and members, standing committee chairs, and members of the House of
Delegates. Cumulatively, they constitute a minimum of 250 leaders
who are people committing significant time for the benefit of the
MBA and the profession.
Section councils meet monthly; each member is responsible for a
task or project. The time commitment may be several hours a week on
average throughout the year. For officers, however, the time
commitment is considerably more; as president or president-elect,
it could be a full-time job. "Everybody in this officer group is in
private practice. Not only are they volunteering a substantial
amount of time, it costs them money to do that because it's taking
time away from their private practices," Holloway says.
He made a commitment to traveling the state to spread the word
about what the MBA can offer. The result: "I tell people that my
long-term bar association involvement made it much easier for me to
do business. I can pick up the phone and I can call people. …
That's just one of the things you can get out of it. It's a very
practical and measurable benefit that you can get by joining and
being active. Go to the events. And membership is not that
expensive. The moral of the story is that the membership concept
has been to underscore the benefits of being involved. Not just
being a member, but being an active member."
Beyond The Beltway Mindset
During his presidency, Holloway has made an effort to spend time
with members from Central and Western Massachusetts, as well as the
eastern part of the state, to make sure that issues in the
profession, including problems in the court system and advocating
for an adequate court budget, are understood by all lawyers across
"The reality is, most lawyers are focused on how to practice law
in a manner that's going to allow them to make a reasonable
living," he said. "It's especially true today, because of the
downward pressure on fees and changes in a number of areas of
traditional practice for solo and smaller firms."
About 70 percent of the approximately 55,000 actively licensed
lawyers in the state practice in firms of five or fewer, making
Holloway's 15-member firm large by comparison. The pressures and
issues that small practitioners deal with, he says, are regular
people who are buying and selling houses, or need some estate
planning done, or have a child who got picked up for
operating under the influence - things that affect most typical
middle class families. There are market limits to what lawyers can
charge. Twenty-five to 30 years of economic pressure on lawyers
goes counter to the public perception, which until recently was
distorted by the highly publicized entry level starting salaries
for new law school graduates going to work for the largest law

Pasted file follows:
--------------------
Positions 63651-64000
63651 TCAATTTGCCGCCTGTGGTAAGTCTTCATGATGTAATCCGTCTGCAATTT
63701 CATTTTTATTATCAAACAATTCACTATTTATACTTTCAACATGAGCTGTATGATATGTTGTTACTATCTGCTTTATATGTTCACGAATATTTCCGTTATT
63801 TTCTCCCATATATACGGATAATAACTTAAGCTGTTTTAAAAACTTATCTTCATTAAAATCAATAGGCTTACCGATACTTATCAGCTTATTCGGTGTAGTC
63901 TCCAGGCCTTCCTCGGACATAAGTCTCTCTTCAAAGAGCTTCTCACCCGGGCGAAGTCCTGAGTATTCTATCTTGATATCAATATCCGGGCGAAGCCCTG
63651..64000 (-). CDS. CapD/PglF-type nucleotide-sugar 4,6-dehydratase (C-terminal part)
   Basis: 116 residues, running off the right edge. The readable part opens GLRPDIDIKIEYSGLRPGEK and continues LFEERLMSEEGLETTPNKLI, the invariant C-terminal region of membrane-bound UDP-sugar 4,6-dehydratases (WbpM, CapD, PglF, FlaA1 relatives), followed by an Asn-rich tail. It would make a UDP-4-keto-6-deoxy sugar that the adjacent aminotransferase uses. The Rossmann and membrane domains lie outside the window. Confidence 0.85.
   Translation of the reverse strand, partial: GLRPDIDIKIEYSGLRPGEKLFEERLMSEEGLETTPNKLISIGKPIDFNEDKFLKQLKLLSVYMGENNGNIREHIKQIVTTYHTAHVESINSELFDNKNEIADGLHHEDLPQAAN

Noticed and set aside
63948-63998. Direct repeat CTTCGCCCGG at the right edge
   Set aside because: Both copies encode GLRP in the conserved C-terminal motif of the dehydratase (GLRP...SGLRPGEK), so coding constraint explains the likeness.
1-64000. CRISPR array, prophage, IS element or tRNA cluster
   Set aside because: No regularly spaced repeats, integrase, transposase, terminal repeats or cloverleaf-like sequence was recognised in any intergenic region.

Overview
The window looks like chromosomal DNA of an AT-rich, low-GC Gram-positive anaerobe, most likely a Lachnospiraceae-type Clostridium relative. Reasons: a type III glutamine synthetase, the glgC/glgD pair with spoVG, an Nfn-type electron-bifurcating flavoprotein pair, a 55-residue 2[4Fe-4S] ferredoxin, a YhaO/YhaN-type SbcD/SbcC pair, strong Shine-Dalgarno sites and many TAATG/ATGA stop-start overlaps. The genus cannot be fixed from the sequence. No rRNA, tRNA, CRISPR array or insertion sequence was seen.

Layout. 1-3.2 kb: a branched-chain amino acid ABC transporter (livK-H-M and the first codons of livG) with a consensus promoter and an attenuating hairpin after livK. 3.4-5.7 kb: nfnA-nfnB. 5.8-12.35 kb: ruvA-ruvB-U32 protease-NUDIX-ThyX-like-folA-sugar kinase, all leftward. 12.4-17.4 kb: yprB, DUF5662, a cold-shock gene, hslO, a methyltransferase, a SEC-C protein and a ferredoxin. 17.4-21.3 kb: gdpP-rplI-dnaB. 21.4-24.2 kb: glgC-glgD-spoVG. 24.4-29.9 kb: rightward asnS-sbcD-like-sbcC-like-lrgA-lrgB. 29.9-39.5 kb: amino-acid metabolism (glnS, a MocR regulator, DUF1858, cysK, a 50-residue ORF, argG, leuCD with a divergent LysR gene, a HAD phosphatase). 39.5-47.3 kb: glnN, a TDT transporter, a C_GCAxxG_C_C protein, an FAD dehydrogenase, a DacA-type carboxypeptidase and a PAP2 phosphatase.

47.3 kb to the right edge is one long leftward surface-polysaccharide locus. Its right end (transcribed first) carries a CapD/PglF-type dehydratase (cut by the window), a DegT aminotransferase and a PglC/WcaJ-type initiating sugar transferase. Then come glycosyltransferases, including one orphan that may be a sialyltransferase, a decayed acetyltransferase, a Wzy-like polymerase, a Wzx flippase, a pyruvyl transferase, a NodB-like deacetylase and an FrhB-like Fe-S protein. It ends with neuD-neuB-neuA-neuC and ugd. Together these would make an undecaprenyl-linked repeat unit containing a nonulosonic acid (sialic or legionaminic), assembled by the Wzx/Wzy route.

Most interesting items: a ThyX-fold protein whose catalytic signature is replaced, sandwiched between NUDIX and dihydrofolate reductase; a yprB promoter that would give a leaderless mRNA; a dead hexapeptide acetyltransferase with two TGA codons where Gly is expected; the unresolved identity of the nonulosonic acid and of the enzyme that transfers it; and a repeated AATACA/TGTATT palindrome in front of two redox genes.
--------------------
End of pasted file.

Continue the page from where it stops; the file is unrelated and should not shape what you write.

firms. That's not so true any more, with big firms cutting
"Lawyers are middle-class folks, by and large. And so economic
realities create an ongoing challenge for bar associations,
including the MBA, and that's why these initiatives in reference to
education, media and public relations, are ongoing efforts, and
they have to be ongoing efforts," Holloway says.
In It For The Long Term
Change has to be long-term to stick. "It's not fair to staff and
it's not fair to volunteers to set up unrealistic, unattainable
objectives in the early stages," Holloway said. "Really what you're
doing is you're trying to change the culture and change the tone.
And that's what we intended. As to whether or not it's been
successful, that's for others to say."
Issues of how to improve the operations of the court system are
not all that different from issues of how to improve the operations
of the MBA, he says. Is more money needed, or would reallocation of
resources be more effective? "To the extent that there are things
we're not doing so well, do those things better. To the extent that
we should be doing certain things that we're not doing at all,
we've got to get people to do them," he said. Again, it's not just
the ideas themselves - it's the implementation and execution.
"It's especially difficult if things are done in just one-year
cycles," he said. "If there's one takeaway from this, [it's that
this] was not a one-year deal. This is multi-year. … The game plan
was to put things in place that we hope will have a life beyond Bob
Holloway's presence. Because it wasn't Bob Holloway's presidency.
He happened to occupy that position for one year, along with five
other officers who worked with him and each other to put these
initiatives together, with the game plan that this group of
officers on an ongoing basis and the officers that follow ideally
would work to continue to improve upon and refine these objectives,
with these being the building blocks. So we'll see. The ultimate
results are down the road."